Thirteen Indigenous Grandmothers to Trek Trail of Tears With Australian Horse Trainer


Update: ICTMN has received confirmation that the grandmothers themselves will not be going on this trek, more information to come.

The International Council of Thirteen Indigenous Grandmothers is planning to trek more than 800 miles from Oklahoma to Montana on the Trail of Tears led by Australian horse trainer Carlos Tabernaberri.

Carlos Tabernaberri Australian Horse Trail of Tears

Tabernaberri was discovered by Noqah Elisi, Cherokee, after seeing a man in a vision quest who told her she was to follow the footsteps of her grandmothers. She then saw him on a DVD she found in a box of books at a garage sale, reports

“His way of working with the horse without using pain as a motivator just touched me so deeply,” she told ABC News. “Traditional Native values all talk about respect. I don’t care if you’re a full blood, a chief, if you’re wearing buckskin and covered in feathers. I don’t care who you are, if you’re not treating that animal with respect then you’re not living traditional Native values.

“I saw that balance of right relationship with Carlos—I haven't seen that with other trainers. He is reminding us of the traditional Cherokee values.”

Elisi and Tabernaberri formed a bond and Elisi sought approval to ride under the banner of the council.

Tabernaberri’s involvement in the trek was supported by Grandmother Margaret Behan, Arapaho and Cheyenne, after she spoke with him for minutes on the phone.

“Carlos is very intuitive with the horses, he can communicate with them,” Behan told ABC News. “A horse whisperer, you know? They talk to them, can communicate and connect with them. They become very one with each other.”

Tabernaberri is honored by the invitation, and even after he told Grandmother Behan that there are many horse trainers in the United States they could use, but Grandmother Behan was clear that they want him to lead the trek.

“It is going to be an amazing spiritual journey—not only for them, but for me,” he told ABC News.

The International Council of Thirteen Indigenous Grandmothers formed in 2004 after the grandmothers met in Phoenicia, New York—home of the Iroquois Nation—in response to a prophecy made by their ancestors thousands of years ago. According to the video below, that prophecy says we are at a critical time in history, and that if humans don’t change their ways the consequences will be dire. It also says the thirteen grandmothers, who are from around the world, will light the way for the rest of us.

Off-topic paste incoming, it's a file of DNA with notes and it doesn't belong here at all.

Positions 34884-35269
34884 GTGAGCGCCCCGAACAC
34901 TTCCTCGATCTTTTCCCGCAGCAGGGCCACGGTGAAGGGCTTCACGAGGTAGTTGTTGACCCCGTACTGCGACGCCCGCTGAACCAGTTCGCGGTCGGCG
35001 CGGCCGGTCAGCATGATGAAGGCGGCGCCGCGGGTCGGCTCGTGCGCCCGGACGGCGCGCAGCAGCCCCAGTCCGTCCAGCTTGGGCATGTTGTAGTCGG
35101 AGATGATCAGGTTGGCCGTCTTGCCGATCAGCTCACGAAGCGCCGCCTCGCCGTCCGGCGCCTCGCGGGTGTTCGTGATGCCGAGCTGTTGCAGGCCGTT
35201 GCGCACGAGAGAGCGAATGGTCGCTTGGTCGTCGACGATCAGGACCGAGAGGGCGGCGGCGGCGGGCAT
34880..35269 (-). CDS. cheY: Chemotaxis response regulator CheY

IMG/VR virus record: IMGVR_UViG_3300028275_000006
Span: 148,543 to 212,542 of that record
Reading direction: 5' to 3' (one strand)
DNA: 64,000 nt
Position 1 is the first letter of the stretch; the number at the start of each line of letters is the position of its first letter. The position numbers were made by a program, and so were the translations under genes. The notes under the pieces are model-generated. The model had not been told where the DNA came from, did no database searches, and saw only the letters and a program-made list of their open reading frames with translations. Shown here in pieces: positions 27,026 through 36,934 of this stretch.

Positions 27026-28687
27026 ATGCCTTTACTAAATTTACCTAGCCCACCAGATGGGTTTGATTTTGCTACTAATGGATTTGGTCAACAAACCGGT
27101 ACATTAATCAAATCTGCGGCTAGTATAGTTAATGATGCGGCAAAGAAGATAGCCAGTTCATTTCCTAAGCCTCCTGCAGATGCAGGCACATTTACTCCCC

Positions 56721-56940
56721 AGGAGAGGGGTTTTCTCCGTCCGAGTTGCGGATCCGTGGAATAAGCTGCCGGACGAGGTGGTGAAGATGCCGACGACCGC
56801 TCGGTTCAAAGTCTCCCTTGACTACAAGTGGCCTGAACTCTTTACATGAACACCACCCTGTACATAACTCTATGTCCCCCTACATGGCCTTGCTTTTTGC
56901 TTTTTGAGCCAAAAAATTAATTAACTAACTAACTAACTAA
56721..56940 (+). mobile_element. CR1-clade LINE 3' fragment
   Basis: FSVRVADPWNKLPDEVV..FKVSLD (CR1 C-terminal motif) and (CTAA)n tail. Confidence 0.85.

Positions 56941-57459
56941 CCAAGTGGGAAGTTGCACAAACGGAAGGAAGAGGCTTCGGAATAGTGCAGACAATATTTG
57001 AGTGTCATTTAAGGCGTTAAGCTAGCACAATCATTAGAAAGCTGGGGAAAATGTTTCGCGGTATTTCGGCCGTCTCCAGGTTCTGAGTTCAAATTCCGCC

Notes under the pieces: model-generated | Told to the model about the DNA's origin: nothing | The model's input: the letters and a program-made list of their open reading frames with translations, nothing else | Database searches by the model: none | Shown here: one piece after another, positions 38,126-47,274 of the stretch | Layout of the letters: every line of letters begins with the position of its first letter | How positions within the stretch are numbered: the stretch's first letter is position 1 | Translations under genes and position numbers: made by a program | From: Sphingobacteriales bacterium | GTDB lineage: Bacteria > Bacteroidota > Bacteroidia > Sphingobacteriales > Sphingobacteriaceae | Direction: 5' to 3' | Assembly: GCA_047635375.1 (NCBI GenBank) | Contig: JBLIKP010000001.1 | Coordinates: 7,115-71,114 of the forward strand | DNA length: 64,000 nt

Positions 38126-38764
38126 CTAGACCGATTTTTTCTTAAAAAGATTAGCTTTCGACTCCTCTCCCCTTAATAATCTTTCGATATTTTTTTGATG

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chatolyday2's picture
Submitted by chatolyday2 on
Why are they calling it the "Trail of Tears"? Why are they walking to Montana? Shouldn't they be walking the opposite direction?

noqahelisi's picture
Submitted by noqahelisi on
Osiyo, There were many “trails of tears” that all Native American peoples were forced to walk during the genocide, dismantling and forced relocation to reservations and prisons. All of those involved in this ride are Apache, Comanche, Toba, Cheyenne/Arapaho, Cherokee, Penobscot, Lakota, and others, have ancestors who were targeted for extinction and subjugation; my ancestors walked the Cherokee Trail of Tears from Red Clay, to Tahlequah; Grandmother Margaret’s ancestors were taken from their home in Montana to Oklahoma in chains. Oklahoma was a place of disease and systematic starvation; for families to stay and survive together required great strength of will and determination. Those who decided to return home to Montana knew they would be hunted down and executed; for some, this was a risk worth taking. That there are Cheyenne people in Oklahoma and in Montana is a testament to the great strength, determination, and love in the hearts of Cheyenne ancestors. Those Cheyenne who decided to leave Oklahoma, were re-captured and imprisoned in Nebraska, escaped again; to finally make it back to their homeland. Beginning at Fort Reno, Oklahoma, we will follow the trail of the Cheyenne people who made their way back to their beloved Tongue River Valley and the Northern Cheyenne Reservation, where we will join with Grandmother Margaret as she hosts the 11th gathering of the International Council of 13 Indigenous Grandmothers. After that gathering, we will return to Oklahoma where horses and riders will the follow the Cherokee Trail of Tears South back to my home, the mountains of many smokes deep in Cherokee Country; carrying with us the teachings, blessings and prayers of those 13 wise women. We are the grand children of those who stood in the face of genocide, with great courage, strength and love, determined not to pass from the face of the earth. This ride is our voice proclaiming to the world that our ancestors did not suffer in vain, because we are still here! Noqah Elisi: G-granddaughter of Sarah Jane Willis who was full-blood Wolf Clan Cherokee born in Hamilton County, TN, buried not far from Red Clay, TN. (I do not ride as a representative of the Cherokee Nation, I ride for my grandmother and for my own healing, and to say "S'gi" to all our ancestors for making it possible for us to be here today)

fshearer's picture
Submitted by fshearer on
Can people travel with them?